Giving Thanks

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MLB.com lists some of the many things we baseball fans have to be thankful for this fine morning:

Thanks to Nationals right-hander Craig Stammen, Orioles right fielder
Nick Markakis, Marlins club representatives and anyone else who was
spotted this past week delivering turkeys and meals to families in
need. There is only one word.

Thanks to Tigers outfielder Magglio Ordonez for allowing your famously
flowing locks to be cut and auctioned for charity. The proceeds
provided about $6,000 to Imerman Angels, a Chicago-based nonprofit
group that connects those battling cancer with those who have survived
it to provide inspiration.

Thanks to 2009 Roberto Clemente Award winner Derek Jeter of the Yankees and your Turn 2 Foundation for pointing so many kids in the right direction. While we’re at it, thanks for taking us along for that joy ride resulting in hit No. 2,722 to pass Lou Gehrig for No. 1 on the Yankees’ all-time list.

Thanks to everyone involved with the youth initiative that was the focus of Game 4 of the World Series. Reviving Baseball in Inner Cities presented by KPMG, along with the Boys & Girls Clubs of America, continued to overcome inherent challenges in making baseball available for all kids.

There were many club-level Komen events as well, like the one on Sept. 5 at Oakland, where the A’s raised $75,690 on Breast Cancer Awareness Day. Proceeds benefited the American Cancer Society, Northern California Cancer Center and Komen. Those events are so common and worth highlighting as an example here.

Thanks for everyone who helped with the Prostate Cancer Foundation efforts on the annual Father’s Day events at the ballparks. And thanks to the late Michael Goldsmith, whose plea as a fan with Lou Gehrig’s disease inspired the initiative that led to 4♦ALS Awareness.

There are many other things listed, both charitable and merely baseball-related.  It’s worth a gander to see just how much those in and around baseball do for the community and to simply make our little lives a bit more enjoyable between April and November.

The CTB family would like to give thanks too.  When we launched this blog back in April we would have been happy if our mothers and girlfriends* read it.  It’s been nice to see the community grow these past few months and stay with us as the baseball season has turned into the hot stove season.

And it is a community: more than just we knuckleheads opining on stuff, CTB has become a place for baseball conversation, and you can’t have a conversation unless someone is talking back to you.  Sure, sometimes you yell back at us, but that’s OK. Keeps us on our toes.  The point is, we thank you for coming by each day, and we look forward to continuing to bring you all the baseball news (and rumors and gossip and vendettas and occasionally innuendo) that’s fit to print.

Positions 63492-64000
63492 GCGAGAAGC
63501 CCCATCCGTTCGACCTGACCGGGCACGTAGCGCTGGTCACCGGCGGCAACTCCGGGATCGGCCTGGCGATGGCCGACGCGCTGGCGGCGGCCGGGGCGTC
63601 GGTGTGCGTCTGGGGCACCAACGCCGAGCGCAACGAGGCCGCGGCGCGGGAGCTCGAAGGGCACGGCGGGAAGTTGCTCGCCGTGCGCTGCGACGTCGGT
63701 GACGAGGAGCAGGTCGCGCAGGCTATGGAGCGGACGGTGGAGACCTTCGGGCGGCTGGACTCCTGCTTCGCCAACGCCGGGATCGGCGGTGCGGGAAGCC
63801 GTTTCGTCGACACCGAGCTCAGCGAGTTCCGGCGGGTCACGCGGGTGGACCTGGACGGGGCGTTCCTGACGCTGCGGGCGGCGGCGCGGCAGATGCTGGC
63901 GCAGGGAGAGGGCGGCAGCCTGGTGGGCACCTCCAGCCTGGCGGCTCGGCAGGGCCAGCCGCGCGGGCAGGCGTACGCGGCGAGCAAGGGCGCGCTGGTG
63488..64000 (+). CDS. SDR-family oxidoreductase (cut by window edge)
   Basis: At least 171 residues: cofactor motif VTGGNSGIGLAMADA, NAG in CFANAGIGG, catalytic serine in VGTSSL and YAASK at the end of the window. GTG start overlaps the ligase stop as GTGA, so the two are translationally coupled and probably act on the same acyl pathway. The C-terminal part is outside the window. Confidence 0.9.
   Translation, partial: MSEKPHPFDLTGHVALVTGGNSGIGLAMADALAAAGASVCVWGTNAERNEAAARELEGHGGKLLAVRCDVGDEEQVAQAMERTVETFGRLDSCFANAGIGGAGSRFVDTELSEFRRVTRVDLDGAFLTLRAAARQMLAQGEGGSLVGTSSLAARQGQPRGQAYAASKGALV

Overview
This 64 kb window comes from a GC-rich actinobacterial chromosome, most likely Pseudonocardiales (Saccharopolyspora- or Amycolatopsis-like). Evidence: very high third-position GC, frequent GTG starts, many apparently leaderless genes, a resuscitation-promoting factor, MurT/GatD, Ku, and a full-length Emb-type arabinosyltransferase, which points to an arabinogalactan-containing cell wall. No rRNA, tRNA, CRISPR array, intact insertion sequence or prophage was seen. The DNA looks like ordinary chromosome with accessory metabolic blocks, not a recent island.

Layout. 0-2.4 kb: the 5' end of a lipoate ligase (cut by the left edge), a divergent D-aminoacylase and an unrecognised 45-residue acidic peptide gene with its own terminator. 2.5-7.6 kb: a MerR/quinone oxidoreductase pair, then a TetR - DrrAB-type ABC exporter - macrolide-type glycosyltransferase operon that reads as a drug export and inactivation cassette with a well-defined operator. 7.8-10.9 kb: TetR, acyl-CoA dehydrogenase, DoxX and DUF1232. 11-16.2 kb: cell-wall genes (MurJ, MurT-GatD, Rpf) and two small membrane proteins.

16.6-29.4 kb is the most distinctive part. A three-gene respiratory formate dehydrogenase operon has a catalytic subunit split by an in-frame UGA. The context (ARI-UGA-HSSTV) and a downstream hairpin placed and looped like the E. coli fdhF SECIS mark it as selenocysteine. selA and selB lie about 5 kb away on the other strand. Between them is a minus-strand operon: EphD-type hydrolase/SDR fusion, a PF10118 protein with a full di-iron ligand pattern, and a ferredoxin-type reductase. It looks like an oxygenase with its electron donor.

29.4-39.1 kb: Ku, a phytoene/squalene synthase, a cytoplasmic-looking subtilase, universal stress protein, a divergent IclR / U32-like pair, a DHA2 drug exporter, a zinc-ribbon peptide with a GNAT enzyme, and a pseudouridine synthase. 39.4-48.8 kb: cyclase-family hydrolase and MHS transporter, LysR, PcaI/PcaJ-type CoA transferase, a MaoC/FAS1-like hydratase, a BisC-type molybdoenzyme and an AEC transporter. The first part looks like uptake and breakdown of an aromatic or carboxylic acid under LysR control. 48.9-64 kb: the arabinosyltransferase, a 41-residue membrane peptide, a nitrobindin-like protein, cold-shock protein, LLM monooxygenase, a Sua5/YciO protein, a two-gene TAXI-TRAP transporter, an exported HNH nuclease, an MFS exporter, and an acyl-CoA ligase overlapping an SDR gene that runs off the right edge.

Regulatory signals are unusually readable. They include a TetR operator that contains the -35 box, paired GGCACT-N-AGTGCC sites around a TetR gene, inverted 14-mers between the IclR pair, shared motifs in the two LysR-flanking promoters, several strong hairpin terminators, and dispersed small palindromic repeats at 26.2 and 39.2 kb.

Thanks,

The CTB Team

*These girls are hypothetical; we’re bloggers after all.

Video: Andrew Toles hammers grand slam in Cactus League win

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Dodgers’ left fielder Andrew Toles crushed his first spring training home run on Saturday afternoon. With the bases loaded and a two-run deficit hanging over their heads in the fourth inning, Toles stepped up to the plate against Oakland right-hander Jesse Hahn and unloaded a grand slam on the second pitch he saw.

Third baseman Justin Turner was quick to follow up with a solo jack of his own, bringing the score to a comfortable 7-4 lead by the end of the fourth. Another three-run outburst in the fifth and an eighth-inning RBI single by Austin Barnes raised the final score to 11-6… which, coincidentally, was the same score the Reds used to defeat the Athletics’ second split-squad lineup on Saturday (albeit with a few more RBI walks than grand slams).

Toles, 24, is approaching his sophomore season with the Dodgers in 2017. He slashed .314/.365/.505 with three home runs and an .870 OPS in his first major league season in 2016 and is expected to platoon with the right-handed Franklin Gutierrez in left field this year.

David Price’s season debut could be pushed back to May

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David Price showed “strength improvements” in his elbow on Saturday, but Red Sox’ manager John Farrell still doesn’t think the left-hander will be ready to throw by the start of the season — or for a few weeks afterward. According to ESPN’s Scott Lauber, the 31-year-old might not be ready to debut until May at the earliest.

Price hasn’t thrown off of a mound this spring after experiencing soreness in his left elbow on March 1. Surgery doesn’t appear to be necessary, but the Red Sox are playing it extra safe with their No. 3 starter in hopes that rest and rehabilitation will return him to full health sometime during the 2017 season. For now, Price has been restricted to short games of catch until he’s cleared to resume a more rigorous throwing program. Via MLB.com’s Ian Browne:

[There were] strength improvements to the point of putting the ball back in his hand a little more consistently,” said manager John Farrell. “Today’s the first step for that. A short game of catch. That’s what he’s going through. Not off a mound but just to get the arm moving with a ball in flight, and he will continue in this phase for a period of time. There’s no set distance and volume yet to the throws.

The lefty is coming off of a lackluster 2016 season, during which he delivered a 3.99 ERA, 2.0 BB/9 and 8.9 SO/9 over 230 innings for the Red Sox.